- File: Jeb Wallace-brodeur
- Phil Scott taking the oath of office in January
So much for a honeymoon.
Gov. Phil Scott had been in office just a month when his conservative supporters unleashed a tirade. On Facebook and over coffee counters, they excoriated their man for seeking to limit Vermont's cooperation with President Donald Trump's immigration crackdown.
"Traitor!!!!!!!!!!!!!!!" one Facebook commenter wrote. (That was 15 exclamation points.)
"Enjoy your only term," wrote another.
These were not all just marginal Scott supporters. "I put out over 100 signs for Phil Scott in 2016 and held his signs at roadside rallies half a dozen times. Not gonna happen in 2018," another commenter said.
This online dressing-down came within hours of a press conference two weeks ago during which Scott stood with Democratic and Progressive lawmakers and the Democratic attorney general to unveil legislation countering Trump's executive orders on immigration.
The Vermont bill would limit the federal government's ability to use local Vermont police to enforce immigration law and bar the state from providing Vermonters' personal information to the feds to create a registry of, for example, Muslims. The state Senate is scheduled to vote on the legislation this week.
Scott's support for the bill won immediate praise from Democrats, Progressives, independents and some moderate Republicans — who, collectively, almost certainly outnumber his Vermont critics. The governor's office received about 1,500 calls, letters and emails about the issue, spokeswoman Rebecca Kelley said last week. About two-thirds of those were positive, she said.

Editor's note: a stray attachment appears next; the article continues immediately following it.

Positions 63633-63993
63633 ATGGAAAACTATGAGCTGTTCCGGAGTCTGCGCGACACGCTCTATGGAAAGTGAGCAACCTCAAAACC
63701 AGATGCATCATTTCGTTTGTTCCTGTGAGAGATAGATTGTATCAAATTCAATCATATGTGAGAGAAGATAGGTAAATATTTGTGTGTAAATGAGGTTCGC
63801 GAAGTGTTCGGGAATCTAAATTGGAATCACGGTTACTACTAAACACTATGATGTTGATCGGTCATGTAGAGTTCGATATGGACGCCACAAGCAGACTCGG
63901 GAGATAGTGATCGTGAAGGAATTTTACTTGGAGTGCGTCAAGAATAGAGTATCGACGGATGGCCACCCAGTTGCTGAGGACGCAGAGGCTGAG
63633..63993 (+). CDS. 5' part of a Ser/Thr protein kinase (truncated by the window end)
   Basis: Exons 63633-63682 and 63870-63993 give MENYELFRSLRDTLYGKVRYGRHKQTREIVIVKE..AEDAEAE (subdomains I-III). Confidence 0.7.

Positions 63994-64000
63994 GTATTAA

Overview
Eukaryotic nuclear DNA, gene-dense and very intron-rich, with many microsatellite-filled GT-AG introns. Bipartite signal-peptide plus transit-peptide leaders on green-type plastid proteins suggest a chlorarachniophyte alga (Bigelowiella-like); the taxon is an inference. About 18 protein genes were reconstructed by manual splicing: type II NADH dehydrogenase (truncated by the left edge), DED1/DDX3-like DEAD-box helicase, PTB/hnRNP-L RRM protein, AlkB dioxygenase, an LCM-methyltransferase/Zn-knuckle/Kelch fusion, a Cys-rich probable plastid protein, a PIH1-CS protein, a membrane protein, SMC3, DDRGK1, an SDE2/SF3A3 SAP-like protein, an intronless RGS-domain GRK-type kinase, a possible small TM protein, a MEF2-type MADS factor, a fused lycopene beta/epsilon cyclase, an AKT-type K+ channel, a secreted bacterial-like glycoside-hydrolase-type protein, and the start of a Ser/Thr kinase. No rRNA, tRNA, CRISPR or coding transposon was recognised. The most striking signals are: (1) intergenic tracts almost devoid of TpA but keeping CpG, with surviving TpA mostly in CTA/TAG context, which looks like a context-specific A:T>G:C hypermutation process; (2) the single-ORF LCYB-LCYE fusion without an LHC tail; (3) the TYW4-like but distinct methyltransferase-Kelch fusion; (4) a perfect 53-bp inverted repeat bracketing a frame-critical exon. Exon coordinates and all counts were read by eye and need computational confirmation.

But Scott infuriated the state's Trump voters, who add up to no small number: 95,000 Vermonters cast ballots for the president in the November election. Though Scott never embraced Trump, many of the president's Vermont supporters come from the Republican governor's own political base.
The speed and vitriol with which those voters have turned on Scott is a vivid illustration of the difficulties that loom ahead for this middle-of-the-road Republican. Scott built his political reputation on working across the aisle, but can he keep straddling a divide that appears to grow wider by the day?
The rush to judgment is happening not just on social media but in the streets of Vermont, said Bruce Burnor, owner of the Eden Mini-Mart, whose mostly conservative regular customers are fuming over Scott's support of the immigration legislation.
"They're very upset about it," Burnor said. "These are people who voted for the governor, and if the election were held today, I don't think they would."
Burnor said the crowd he hears from doesn't want Scott spending time on immigration and feels betrayed that he is. "They want to see lower taxes, better roads, better-paying jobs," he said.
Even some elected Republican leaders — ecstatic though they are to have one of their own in the governor's office — stand unwilling to support the governor on his immigration bill.
House Minority Leader Don Turner (R-Milton) said about half of his caucus' 52 members will likely vote against the bill. A personal pitch from the governor to House Republicans failed to win them over.